Four of the patients that the team worked with have familial ALS—a kind that accounts for 10 percent of cases, and is caused by inherited mutations in genes such as SOD1 and C9orf72. Three of the patients had sporadic ALS—the most common variety, which is caused by typically unknown mutations that spontaneously appear in people with no family history. The team found that astrocytes from all of these patients are toxic to motor neurons. This suggests that both the SOD1 and C9orf72 mutations are probably turning astrocytes into killers through the same route—one that also applies to whatever unknown mutations are behind the sporadic cases.

The details are still unclear, but the team hope to uncover them through their powerful new tool—their quick and consistent technique for generating an endless supply of neurons and astrocytes, which are personalised versions of a single patient’s cells. They also think they might be able to test different drugs on these cells, to work out the most promising treatments for individual people with ALS during their lifetimes.

If that seems a long way away, it’s worth remembering how far this line of research has come in a very short time. In 2006, Shinya Yamanka found a way of reprogramming cells from adult mice into a stem-like state, from which they could be coaxed into a number of different fates. Take a skin cell, and you could eventually end up with a neuron. Other scientists accomplished the same feat with human cells in 2007, and with cells from a woman with ALS in 2008 (which were then converted back into motor neurons).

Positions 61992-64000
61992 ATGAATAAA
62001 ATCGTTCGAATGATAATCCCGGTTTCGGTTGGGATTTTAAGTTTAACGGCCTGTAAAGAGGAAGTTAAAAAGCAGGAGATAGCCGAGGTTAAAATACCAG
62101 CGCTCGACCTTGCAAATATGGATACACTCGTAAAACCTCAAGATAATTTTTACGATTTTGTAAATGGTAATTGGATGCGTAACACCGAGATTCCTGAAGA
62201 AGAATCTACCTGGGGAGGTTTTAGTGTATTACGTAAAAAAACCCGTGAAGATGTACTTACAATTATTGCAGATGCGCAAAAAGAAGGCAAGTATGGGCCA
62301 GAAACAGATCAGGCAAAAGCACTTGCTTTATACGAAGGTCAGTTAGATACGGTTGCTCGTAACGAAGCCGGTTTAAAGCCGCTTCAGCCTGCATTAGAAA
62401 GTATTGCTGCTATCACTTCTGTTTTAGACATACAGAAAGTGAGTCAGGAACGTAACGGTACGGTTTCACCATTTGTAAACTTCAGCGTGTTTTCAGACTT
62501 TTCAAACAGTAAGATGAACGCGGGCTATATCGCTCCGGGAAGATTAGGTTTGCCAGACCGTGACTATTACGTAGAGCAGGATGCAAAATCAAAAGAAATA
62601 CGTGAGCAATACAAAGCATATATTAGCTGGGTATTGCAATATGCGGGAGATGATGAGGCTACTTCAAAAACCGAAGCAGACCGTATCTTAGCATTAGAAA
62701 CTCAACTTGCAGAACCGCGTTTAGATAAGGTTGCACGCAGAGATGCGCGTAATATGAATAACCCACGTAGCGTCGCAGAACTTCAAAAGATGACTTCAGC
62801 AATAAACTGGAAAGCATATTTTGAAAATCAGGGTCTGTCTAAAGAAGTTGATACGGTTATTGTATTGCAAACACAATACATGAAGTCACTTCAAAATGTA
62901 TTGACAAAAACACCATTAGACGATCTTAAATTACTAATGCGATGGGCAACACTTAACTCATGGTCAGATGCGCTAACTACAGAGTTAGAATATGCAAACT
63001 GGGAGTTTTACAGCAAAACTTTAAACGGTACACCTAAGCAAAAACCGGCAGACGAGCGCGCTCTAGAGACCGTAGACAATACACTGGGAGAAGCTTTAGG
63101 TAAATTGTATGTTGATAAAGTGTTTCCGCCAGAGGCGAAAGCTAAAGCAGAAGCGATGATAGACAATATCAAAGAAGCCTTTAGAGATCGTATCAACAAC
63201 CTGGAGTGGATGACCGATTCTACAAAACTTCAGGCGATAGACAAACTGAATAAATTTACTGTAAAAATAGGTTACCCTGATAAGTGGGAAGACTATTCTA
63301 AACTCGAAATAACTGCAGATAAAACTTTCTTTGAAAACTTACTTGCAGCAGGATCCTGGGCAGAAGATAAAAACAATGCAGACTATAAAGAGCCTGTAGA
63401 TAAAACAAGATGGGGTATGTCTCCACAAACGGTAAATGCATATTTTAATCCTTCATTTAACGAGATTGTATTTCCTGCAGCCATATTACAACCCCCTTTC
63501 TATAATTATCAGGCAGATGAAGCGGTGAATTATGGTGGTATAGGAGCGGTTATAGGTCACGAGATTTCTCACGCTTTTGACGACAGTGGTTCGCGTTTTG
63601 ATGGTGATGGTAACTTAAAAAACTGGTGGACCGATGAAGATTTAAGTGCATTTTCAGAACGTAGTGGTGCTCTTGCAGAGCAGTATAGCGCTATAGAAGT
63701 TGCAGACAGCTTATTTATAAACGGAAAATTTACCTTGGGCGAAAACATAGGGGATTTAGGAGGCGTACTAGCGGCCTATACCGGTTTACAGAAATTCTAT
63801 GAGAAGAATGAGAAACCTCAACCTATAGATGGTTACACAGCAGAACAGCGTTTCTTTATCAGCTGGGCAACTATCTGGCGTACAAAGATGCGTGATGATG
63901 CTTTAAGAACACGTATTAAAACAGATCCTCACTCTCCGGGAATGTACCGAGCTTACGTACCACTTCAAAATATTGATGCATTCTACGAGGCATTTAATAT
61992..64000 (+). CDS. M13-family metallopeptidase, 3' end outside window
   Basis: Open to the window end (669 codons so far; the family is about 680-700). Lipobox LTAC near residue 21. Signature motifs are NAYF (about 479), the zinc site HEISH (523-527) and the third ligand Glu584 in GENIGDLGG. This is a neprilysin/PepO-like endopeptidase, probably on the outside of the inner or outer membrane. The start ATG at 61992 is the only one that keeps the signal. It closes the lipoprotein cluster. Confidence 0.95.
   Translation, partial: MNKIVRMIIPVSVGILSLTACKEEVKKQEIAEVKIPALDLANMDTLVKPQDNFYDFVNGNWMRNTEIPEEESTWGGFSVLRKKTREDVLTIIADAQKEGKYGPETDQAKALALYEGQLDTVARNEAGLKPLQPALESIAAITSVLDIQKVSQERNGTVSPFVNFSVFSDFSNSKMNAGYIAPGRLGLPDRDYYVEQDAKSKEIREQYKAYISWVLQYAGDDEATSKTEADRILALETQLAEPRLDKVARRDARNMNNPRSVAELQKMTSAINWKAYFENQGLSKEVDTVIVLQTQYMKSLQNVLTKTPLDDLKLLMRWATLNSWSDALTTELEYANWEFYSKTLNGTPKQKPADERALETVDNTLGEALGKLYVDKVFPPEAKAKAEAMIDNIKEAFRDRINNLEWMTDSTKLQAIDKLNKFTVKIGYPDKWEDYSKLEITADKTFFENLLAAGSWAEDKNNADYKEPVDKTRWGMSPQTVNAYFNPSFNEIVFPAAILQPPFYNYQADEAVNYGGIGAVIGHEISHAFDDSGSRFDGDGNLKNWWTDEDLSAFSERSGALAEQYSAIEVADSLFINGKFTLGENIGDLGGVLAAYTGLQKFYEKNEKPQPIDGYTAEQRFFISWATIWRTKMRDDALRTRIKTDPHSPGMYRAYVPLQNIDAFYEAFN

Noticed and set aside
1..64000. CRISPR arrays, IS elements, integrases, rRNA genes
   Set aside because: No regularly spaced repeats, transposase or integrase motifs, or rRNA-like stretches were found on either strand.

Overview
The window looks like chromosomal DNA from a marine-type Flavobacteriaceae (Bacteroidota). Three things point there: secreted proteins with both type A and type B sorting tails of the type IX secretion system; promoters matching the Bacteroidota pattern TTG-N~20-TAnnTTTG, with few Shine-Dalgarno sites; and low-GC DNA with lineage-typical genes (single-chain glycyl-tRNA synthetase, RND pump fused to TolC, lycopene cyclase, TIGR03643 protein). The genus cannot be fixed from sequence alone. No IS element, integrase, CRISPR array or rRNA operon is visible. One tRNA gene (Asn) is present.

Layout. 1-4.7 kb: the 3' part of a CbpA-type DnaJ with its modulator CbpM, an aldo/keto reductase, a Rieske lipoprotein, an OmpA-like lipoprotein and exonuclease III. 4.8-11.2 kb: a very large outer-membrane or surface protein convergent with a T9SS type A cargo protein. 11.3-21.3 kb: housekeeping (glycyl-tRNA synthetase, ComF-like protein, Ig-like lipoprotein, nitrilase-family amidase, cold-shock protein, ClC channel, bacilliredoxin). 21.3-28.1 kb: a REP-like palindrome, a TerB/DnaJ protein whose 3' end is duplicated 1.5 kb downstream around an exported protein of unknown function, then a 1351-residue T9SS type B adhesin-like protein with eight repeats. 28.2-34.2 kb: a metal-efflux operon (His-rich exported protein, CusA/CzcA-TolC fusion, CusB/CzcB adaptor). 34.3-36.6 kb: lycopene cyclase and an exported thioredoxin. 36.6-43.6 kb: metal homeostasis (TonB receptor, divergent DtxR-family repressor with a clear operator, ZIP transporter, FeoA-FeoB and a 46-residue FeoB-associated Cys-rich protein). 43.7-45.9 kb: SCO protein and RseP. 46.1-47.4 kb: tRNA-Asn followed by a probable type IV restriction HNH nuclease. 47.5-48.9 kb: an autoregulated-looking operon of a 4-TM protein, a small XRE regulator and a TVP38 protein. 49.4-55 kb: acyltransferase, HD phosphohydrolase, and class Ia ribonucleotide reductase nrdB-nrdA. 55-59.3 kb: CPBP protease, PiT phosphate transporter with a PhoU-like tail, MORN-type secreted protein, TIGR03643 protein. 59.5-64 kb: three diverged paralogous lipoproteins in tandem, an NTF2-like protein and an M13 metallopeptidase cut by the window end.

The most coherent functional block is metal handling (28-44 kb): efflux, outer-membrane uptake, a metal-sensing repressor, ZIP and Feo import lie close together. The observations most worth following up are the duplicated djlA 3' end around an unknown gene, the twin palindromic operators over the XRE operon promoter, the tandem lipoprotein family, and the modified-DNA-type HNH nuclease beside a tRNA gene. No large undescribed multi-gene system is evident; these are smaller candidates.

In 2010, a Stanford group skipped the intermediate stage altogether and just converted skin cells directly into neurons. As before, the mouse cells came first, then human cells a year later. Meanwhile, another team converted mouse skin cells into neural progenitors, which can produce glia as well as neurons. And now, Meyer and Kaspar have repeated the same trick for human neural progenitors.

When the press covers these discoveries, they normally talk about creating supplies of new cells to bolster the ones that are lost through diseases like ALS. Such applications are a long way off, with many safety issues to address and open questions to answer. In the meantime, they have enormous potential as research tool.

As I wrote in 2008, “it’s a godsend for ALS research. Progress in understanding the disease has been relatively slow, mainly because it has been nigh impossible to obtain a decent supply of living motor neurons affected by the condition. Now, researchers can culture large colonies of both motor neurons and glia that carry genetic defects associated with ALS. That gives them free reign to investigate the causes of the disorder, the environmental conditions that interact with these genes, and the way the affected neurons interact with other types of cell. It also provides them with neurons to use for screening and testing potential drugs.”

Reference: Meyer, Ferraiuoloa, Miranda, Likhite, McElroy, Renusch, Ditsworth, Lagier-Tourenne, Smith, Ravits, Burghes, Shaw, Cleveland, Kolb & Kaspar. 2013. Direct conversion of patient fibroblasts demonstrates non-cell autonomous toxicity of astrocytes to motor neurons in familial and sporadic ALS. PNAS